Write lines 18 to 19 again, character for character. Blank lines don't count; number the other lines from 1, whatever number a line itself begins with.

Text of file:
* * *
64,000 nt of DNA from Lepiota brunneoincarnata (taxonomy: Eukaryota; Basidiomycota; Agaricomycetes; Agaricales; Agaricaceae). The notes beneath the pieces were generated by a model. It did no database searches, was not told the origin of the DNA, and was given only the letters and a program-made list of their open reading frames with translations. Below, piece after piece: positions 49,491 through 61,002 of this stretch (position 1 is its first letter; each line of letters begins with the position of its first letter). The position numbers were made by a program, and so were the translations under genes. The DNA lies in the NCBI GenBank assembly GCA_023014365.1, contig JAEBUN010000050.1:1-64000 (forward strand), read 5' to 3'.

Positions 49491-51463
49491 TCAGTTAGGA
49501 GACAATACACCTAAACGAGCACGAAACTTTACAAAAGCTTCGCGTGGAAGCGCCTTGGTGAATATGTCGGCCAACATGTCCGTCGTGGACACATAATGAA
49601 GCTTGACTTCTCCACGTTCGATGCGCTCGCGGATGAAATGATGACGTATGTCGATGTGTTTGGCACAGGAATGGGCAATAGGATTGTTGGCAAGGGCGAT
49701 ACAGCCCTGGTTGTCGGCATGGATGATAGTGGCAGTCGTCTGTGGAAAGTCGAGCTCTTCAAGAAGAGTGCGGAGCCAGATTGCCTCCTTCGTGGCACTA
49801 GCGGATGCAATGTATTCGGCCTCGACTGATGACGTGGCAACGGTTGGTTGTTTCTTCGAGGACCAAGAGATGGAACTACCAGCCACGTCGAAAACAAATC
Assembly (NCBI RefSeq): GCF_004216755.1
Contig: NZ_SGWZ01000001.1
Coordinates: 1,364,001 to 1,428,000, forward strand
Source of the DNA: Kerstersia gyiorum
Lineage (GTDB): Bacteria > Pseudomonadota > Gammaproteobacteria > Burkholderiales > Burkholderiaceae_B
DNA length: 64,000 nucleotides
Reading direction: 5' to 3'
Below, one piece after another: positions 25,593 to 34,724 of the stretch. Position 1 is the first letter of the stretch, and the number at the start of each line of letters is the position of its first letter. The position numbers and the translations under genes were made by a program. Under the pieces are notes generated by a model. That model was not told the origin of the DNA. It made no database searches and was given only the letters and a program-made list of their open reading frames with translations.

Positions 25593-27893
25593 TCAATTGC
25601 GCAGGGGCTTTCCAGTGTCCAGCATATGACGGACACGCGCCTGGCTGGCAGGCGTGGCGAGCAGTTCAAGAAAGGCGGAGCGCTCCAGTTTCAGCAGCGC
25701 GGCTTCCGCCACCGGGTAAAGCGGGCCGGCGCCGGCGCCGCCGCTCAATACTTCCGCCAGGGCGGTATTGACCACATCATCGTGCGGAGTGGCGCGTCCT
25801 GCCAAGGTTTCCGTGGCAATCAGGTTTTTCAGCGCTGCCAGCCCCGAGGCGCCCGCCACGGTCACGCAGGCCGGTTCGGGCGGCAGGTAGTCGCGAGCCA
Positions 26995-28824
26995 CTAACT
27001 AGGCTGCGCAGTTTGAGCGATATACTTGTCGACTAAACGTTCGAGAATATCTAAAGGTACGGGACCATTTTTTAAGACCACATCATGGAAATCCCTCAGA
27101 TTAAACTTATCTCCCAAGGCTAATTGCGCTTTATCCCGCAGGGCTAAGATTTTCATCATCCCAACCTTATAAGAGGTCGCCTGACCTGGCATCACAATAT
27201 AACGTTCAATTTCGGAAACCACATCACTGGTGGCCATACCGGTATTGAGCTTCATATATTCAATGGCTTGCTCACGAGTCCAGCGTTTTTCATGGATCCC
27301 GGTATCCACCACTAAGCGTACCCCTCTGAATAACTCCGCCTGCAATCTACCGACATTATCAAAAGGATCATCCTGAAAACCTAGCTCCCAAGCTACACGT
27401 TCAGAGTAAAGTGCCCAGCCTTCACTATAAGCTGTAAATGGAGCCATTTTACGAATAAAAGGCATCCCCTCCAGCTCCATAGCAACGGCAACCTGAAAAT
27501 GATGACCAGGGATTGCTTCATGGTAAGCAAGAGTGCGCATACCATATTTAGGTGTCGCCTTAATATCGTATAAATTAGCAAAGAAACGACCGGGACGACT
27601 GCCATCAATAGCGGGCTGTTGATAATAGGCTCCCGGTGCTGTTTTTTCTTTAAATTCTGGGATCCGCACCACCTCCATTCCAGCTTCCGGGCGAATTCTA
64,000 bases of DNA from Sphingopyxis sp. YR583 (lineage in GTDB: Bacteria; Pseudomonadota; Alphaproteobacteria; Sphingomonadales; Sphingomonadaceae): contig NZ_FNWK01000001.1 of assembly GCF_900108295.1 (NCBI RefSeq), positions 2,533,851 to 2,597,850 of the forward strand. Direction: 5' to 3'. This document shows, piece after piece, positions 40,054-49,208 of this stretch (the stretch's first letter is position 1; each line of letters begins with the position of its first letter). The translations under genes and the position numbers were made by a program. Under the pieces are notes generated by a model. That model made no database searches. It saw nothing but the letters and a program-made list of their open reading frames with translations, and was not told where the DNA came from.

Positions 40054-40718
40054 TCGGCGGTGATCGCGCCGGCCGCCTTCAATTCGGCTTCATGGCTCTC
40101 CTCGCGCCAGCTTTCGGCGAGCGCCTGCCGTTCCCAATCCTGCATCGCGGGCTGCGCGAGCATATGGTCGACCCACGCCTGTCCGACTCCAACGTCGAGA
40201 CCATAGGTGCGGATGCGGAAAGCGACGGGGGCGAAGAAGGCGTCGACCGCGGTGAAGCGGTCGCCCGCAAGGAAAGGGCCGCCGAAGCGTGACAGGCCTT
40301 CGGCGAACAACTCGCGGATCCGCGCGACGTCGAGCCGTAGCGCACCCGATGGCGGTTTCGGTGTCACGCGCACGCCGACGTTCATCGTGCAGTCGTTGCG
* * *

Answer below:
25601 GCAGGGGCTTTCCAGTGTCCAGCATATGACGGACACGCGCCTGGCTGGCAGGCGTGGCGAGCAGTTCAAGAAAGGCGGAGCGCTCCAGTTTCAGCAGCGC
25701 GGCTTCCGCCACCGGGTAAAGCGGGCCGGCGCCGGCGCCGCCGCTCAATACTTCCGCCAGGGCGGTATTGACCACATCATCGTGCGGAGTGGCGCGTCCT